This week my I entered my post-Christmas classroom and instantly felt the need to freshen it up and bring a little “winter wonderland” into our learning environment. We arrived at school on Monday with a fresh blanket of snow outside and it only seemed appropriate to add some wintry fun to the classroom windows.
Of course, I went straight for my “go-to” project of choice: “Stained Glass” Window Decorations. I just LOVE making these in the classroom. It’s a simple project that my students can do with minimal supervision, it’s not messy, and it’s QUICK!
What’s not to love about this great project?
- 1 black construction paper frame per student (mine was 11×7.75″ and .5″ thick)
- 2 sheets of clear contact paper per student cut 2″ taller and wider than the black frame
- 1 black construction paper snowflake cutout per student (I used the school die-cut machine to punch mine)
- LOTS of pre-cut tissue paper squares in wintry colors (approximately 1″ in size)
Directions for Assembly
Peel 1 sheet of clear contact paper per student and place the paper STICKY SIDE UP on each student’s desk. You can faintly see the border of the contact paper around the black frame lines. I completed this task during play time while students were away from their desks.
(I laid a sheet of white construction paper under my work area for photography purposes. The white paper is merely a backdrop and was not necessary to complete the project).
Once the setup was complete, give each child one paper snowflake and instruct them to place the snowflake near the top of the sticky paper, but in a way so that it does not touch the frame. All of my students followed this direction perfectly.
Then the real fun begins… students use 1 piece of tissue paper at a time to fill the inside of the frame. It’s ok to cover up the snowflake and the frame edge. The work side is actually the back of the project.
Keep adding more tissue papers…
…until the frame is finally FULL.
Once the frame is completely filled with tissue papers, peel the second piece of contact paper and place this STICKY SIDE DOWN on top of the tissue paper pieces. This seals all of those little papers firmly in place so they can’t escape (I always do this step for my kinders). Then flip the window over to reveal the newly-created masterpiece.
Trim the excess contact paper from around the frame
(my kinders can do this independently)…
And voila! A beautiful “stained glass” window for the classroom.
Sight Word Emergent Reader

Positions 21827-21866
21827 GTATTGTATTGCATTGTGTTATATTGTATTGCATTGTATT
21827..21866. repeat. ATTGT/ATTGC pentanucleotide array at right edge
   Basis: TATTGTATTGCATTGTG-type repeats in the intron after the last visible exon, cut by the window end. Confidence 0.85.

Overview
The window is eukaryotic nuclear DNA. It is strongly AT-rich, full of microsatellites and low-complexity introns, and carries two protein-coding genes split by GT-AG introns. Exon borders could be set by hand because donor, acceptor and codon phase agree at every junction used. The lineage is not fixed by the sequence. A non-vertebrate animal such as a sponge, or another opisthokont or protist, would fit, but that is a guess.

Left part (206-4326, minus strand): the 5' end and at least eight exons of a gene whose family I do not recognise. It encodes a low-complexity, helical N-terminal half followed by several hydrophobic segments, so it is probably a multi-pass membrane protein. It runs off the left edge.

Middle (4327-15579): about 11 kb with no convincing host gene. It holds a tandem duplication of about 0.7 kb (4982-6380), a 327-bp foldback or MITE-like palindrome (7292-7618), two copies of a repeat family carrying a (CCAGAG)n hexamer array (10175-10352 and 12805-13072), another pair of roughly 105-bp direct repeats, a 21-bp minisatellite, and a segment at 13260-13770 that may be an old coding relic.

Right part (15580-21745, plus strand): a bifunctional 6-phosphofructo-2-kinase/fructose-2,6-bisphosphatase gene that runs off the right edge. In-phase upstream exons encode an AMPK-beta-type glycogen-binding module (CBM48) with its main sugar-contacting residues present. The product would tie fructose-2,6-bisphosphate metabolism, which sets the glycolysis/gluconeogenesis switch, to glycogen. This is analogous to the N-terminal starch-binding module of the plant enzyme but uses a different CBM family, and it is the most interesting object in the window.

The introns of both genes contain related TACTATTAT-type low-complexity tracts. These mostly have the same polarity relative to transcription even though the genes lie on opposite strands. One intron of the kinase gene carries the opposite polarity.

Celebrate winter while you work on the sight word “it” with my latest Interactive Sight Word Reader “Brrr… it is Cold!” To complete the book, students cut out, unscramble, and glue letters to spell “it” on each page of the emergent reader. This Sight Word Reader only costs $1 and is perfect for a winter’s day!
Penguin Color by Number FREEBIE
Since I’m in such a Winter-y mood today, I also created a cute little Color by Number Penguin page. This quick little activity is great when you only have a few minutes. Add a subatizing element by having students roll a dice to determine which space to color. And since I try to conserve paper as often as possible, this freebie has been set up to print 2 per page. Click the image below to download this great FREEBIE!
Winter’s Blessings to You!
Your project is beautiful! Thank you also for the penguin freebie- my kinders enjoy those!
You are so welcome for the freebie! My kids love those coloring activities too!
I just found your adorable blog and became your newest follower! Thanks so much for sharing your snowflake art idea and for the awesome penguin freebie!
Hi Rebecca! Welcome to kinder-craze! I’m so happy you found some inspiration here!
What a beautiful project! My windows are facing a very busy street so there’s a lot of pressure to have really good stuff on my windows. 🙂 These would be PERFECT! Thank you for the idea!
Sarah’s First Grade Snippets
Hi Sarah! I am a BIG fan of seasonal stained glass window projects. It’s a great easy way to liven up a drab window.
Very pretty…..the frames look lovely and wintry !
When I taught preschool I did something very similar-I used the negative part of a diecut and only 1 piece of contact paper. I would do this every month. I love this tho. How did you get the frame? Did you purchase one or did you cut out the center part of a piece of paper.
Hi Tami! I love the idea of using the negative of the die-cut (especially for preschool!) Anything to make tasks even more simple for young children. The black frame is cut from black construction paper. I cut a rectangle, folded it in half, and cut out the center. I had a class set of frames in no time!
LOVE your stained glass windows. I did something similar with my kids a few years ago as a Christmas activity – they looked great displayed on the windows.
Thanks for the freebie.
oooh, I LOVE seeing stained glass windows in December! That must have been so pretty.
Thank you for sharing this awesome project!
I’m dumping my previous planned first day as Pre-K Art Teacher project and doing this instead…
You are welcome. Enjoy!
Recently made these stained glass window snowflakes with 20 kids of all different ages and they all enjoyed it. Lots of fun and beautiful art piece when they are done. Loved it so much that I will be doing this project with my first graders class soon. Definitely helps to have all pieces precut and individual bags with all supplies in it to make it go smoother. ❄️
I can’t seem to find contact paper. I see rolls of it, or “shelf liners”. I’m assuming you buy a box of so many sheets though. Can you give details?